Tuesday, 6 February 2007


Of course the other way of keeping things from going off is by pickling. Not to say that this, along with refrigerating are the only two ways to preserve food, just that these are the two I am willing to discuss before having to re-categorise this blog as 'One man's exploration into the world of not throwing up as a result of buying meat and then not eating it for about a week.' (This clearly is a working title, and maybe a snappier heading is required to capture today's youth. Or maybe just a snappier topic).

Pickling, as the name suggests, has little or nothing to do with pickles. They were merely the first thing that got pickled and therefore coined the phrase. This does seem like a little backwards, as if Lord Wellington's classic invention would instead be called the 'Foot', the vacuum cleaner called the 'Dusty Floor', or the sandwich called the 'I'm quite hungry, but I'd rather just have a snack. No not crisps and I can't eat chocolate, I'll have just have to make do with pickled pickles'. As you can tell, my penchant for snappy titles is what has got me so far in life.

But I fear that I'm rambling off topic. Not to say that this isn't the point of this little exercise, but merely its nice to have a theme to the whole piece.

Pickled items are stored by leaving them in something so acidic that nothing except humans would be stupid enough to try and eat it. Its rather like being worried that your housemates are going to eat your juicy steak, but they are more susceptible to arsenic than you are, so you put just enough arsenic on the steak so that only you would survive. The end result of this is about the same as with pickling. Nothing else would dare touch it, but the food is so bad now that it almost seems not to be worth it (unless you really didn't like your housemates).

Pickling was invented by Lord Pic, whose noted inventions also include the pic axe, the piccolo and Al Picino (I figured you wouldn't believe me after the first one, so why bother being realistic?). After trying keep his pickles safe from prying mouths by suspending them from the roof of his kitchen, they unfortunately slipped from their moorings and dropped into an unlabeled jam jar. The shockwave of which caused the lid to seal tight on them and it fell in a dark, cool cupboard. Later it was found and eaten by a rather ravenous Lord Pic, who had hanged his entire catering staff for pickle theft (a most heinous crime), and since almost starved to death.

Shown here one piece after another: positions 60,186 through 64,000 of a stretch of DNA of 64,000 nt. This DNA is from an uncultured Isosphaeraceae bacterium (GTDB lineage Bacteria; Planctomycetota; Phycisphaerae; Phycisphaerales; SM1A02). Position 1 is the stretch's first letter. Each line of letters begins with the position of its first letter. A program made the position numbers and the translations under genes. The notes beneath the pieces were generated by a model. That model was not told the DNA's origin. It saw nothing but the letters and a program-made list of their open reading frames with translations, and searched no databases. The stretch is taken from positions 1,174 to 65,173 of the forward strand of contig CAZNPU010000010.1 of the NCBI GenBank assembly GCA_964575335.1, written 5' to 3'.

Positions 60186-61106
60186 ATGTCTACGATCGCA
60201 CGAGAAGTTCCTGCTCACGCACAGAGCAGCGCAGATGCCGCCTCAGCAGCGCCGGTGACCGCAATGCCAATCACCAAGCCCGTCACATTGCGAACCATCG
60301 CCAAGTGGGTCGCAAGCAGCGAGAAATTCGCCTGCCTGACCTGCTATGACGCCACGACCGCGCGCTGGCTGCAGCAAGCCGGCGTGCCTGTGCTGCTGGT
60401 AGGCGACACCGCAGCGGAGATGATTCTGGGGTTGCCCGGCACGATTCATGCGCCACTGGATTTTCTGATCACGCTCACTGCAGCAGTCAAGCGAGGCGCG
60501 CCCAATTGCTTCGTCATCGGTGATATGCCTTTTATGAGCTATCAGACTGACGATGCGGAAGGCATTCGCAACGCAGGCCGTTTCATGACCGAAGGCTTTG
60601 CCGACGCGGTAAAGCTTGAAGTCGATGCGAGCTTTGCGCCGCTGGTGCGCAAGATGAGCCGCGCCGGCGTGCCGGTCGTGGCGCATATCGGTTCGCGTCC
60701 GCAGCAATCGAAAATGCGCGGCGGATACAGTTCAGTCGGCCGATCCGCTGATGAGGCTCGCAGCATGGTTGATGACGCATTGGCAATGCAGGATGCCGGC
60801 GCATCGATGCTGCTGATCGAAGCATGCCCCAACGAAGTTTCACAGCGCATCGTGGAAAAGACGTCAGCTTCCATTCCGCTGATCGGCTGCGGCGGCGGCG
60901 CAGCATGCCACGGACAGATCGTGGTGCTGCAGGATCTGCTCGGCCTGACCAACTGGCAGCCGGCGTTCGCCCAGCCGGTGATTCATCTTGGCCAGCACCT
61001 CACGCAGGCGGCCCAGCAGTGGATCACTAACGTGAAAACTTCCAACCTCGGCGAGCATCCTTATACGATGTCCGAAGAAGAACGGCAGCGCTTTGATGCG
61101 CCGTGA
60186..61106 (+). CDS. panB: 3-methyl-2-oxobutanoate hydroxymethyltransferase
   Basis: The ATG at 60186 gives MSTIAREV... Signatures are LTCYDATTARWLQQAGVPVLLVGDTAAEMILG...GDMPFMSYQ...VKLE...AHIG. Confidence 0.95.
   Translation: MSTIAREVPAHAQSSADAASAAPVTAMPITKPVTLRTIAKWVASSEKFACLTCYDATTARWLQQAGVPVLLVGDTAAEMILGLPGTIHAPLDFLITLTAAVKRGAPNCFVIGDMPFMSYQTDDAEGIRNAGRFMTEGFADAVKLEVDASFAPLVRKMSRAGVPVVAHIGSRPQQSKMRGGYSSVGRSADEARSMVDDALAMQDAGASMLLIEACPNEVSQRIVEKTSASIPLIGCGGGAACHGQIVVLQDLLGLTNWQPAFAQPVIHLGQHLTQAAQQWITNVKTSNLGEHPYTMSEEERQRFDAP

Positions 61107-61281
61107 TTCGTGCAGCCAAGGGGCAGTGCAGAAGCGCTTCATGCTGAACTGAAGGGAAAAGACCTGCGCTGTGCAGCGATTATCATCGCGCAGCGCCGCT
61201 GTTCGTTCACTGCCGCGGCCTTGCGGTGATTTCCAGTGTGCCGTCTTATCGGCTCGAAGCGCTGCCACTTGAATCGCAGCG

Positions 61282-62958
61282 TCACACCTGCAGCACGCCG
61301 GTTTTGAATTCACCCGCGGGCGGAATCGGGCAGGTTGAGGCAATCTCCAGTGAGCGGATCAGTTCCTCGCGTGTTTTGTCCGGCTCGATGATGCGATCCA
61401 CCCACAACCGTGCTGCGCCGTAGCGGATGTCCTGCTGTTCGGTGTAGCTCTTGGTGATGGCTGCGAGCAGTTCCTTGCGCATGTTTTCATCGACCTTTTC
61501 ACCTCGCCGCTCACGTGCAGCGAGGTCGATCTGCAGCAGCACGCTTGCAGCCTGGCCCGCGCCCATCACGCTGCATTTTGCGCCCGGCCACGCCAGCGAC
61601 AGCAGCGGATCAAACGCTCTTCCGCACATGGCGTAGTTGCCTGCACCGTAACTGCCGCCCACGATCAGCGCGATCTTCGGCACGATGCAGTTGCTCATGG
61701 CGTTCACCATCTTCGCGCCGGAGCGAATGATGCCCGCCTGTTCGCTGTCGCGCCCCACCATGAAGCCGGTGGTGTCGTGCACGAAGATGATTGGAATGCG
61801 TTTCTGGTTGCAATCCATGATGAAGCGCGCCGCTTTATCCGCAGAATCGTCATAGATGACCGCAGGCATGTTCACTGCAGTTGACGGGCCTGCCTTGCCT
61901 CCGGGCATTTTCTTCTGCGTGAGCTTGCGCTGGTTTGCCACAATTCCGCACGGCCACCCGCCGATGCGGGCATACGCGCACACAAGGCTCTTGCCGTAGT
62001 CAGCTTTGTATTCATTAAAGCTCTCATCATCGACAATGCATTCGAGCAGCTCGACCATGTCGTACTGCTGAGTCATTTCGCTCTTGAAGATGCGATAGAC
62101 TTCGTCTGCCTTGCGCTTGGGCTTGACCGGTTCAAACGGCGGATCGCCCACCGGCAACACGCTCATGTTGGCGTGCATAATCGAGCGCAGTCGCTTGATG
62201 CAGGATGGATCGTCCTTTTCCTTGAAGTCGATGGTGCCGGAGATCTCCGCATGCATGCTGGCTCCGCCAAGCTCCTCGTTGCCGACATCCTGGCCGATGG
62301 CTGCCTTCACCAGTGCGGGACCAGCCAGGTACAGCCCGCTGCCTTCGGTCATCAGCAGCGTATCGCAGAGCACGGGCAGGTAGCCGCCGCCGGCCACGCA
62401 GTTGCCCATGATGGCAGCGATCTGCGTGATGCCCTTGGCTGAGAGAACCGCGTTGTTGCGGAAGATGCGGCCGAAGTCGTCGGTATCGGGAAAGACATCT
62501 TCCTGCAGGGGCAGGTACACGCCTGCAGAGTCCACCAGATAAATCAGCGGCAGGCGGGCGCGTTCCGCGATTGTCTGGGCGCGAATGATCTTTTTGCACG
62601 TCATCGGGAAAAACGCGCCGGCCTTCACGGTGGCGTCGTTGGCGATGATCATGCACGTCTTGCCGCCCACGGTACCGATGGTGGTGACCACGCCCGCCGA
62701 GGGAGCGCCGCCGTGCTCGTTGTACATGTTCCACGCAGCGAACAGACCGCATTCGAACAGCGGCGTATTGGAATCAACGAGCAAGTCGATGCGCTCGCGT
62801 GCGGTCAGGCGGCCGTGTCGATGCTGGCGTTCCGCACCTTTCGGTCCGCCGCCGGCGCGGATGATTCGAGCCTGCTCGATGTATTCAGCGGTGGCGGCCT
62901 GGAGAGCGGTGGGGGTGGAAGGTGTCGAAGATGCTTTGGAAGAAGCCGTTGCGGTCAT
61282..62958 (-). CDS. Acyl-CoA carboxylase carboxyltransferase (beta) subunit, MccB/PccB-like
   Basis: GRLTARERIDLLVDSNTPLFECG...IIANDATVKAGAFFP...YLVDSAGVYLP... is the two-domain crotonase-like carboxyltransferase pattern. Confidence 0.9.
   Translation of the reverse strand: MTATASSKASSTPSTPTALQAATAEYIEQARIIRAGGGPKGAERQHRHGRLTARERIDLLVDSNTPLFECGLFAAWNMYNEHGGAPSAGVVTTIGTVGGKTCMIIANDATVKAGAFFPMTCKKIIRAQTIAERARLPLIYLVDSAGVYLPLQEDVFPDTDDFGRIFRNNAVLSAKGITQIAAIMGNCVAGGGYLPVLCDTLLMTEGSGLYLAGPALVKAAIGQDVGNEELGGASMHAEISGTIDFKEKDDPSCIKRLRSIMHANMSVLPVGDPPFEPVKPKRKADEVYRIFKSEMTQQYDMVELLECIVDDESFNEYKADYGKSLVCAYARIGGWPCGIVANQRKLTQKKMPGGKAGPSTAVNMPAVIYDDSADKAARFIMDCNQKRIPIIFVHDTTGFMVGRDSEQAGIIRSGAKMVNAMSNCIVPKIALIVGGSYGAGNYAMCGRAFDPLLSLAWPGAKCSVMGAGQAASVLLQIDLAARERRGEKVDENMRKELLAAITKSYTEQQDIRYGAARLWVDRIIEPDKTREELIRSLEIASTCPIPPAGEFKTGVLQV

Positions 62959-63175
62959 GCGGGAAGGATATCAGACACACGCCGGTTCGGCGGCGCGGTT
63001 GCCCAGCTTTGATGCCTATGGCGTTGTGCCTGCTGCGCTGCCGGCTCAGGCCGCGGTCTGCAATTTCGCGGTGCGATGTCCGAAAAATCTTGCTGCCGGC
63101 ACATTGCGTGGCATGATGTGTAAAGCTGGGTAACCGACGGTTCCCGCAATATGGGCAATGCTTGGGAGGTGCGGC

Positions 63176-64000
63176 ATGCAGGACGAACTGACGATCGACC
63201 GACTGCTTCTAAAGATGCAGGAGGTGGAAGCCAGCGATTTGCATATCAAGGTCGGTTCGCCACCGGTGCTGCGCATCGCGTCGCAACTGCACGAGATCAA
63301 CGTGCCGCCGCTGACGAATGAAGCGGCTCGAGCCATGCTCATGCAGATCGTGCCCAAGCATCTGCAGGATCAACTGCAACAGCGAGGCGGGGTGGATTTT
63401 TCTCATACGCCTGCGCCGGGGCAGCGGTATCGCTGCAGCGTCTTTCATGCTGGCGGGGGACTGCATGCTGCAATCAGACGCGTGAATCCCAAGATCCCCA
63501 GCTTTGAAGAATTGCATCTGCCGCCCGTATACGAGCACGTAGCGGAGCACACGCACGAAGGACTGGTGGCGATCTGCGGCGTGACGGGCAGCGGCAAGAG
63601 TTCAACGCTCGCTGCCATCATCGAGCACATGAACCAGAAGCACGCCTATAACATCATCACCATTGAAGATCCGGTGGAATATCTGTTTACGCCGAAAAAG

I'd like to think that the process of pickling had such an exciting birth. Certainly, the next time someone asks you if you know how pickling came about, you will probably remember the above anecdote, though not the real history. This is because history is dull. Very, very dull. Despite all the hundreds of murders, wars and country renamings, we fail to remember any of them. So perhaps an alternative is required.

Remember the quote "If we do not remember history we are doomed to repeat it" ? I remember it because its what our secondary school teacher told us to try and make us pay attention. An amusing thought, that if we didn't learn about the war of the roses we may accidentally incite civil war in the playground after some pompous so-and-so declares that they are chosen by God to rule over the playground. However, after hearing about what actually happened, some spotty book worm decided to go out in the playground and shout the same claim. He was promptly proved wrong by several larger boys.

Well my theory is this. Why bother learning what actually happened and instead just remember the moral? Instead of long winded passages about how economic stresses caused German extremist movements to gain an advantage in early 20th century Germany, instead tell the story of the Peanut and the Pickle.

The peanut had everything, including a comfy shell, but alas the poor pickle did not. The pickle realised that he wanted a nice shell, and that its tan hue would contrast well with its ghostly white apparel. So the pickle bought a tarmac flattening vehicle and with the help of some well placed string, drove over the peanut and, whilst laughing manically, crushed the poor peanut. After climbing down, the pickle saw that it had crushed the peanut and its lovely shell. The pickle realised that its overuse of pressure had broken not only his enemy, but any chance of getting what it wanted. The pickle cut itself so that it would cry. Sobbing loudly, the pickle reached for a nearby party-popper and blew its head off.

I would have remembered that story from History. I would also have tried blowing the top off of a pickle through the use of party-poppers. An interesting notion though.

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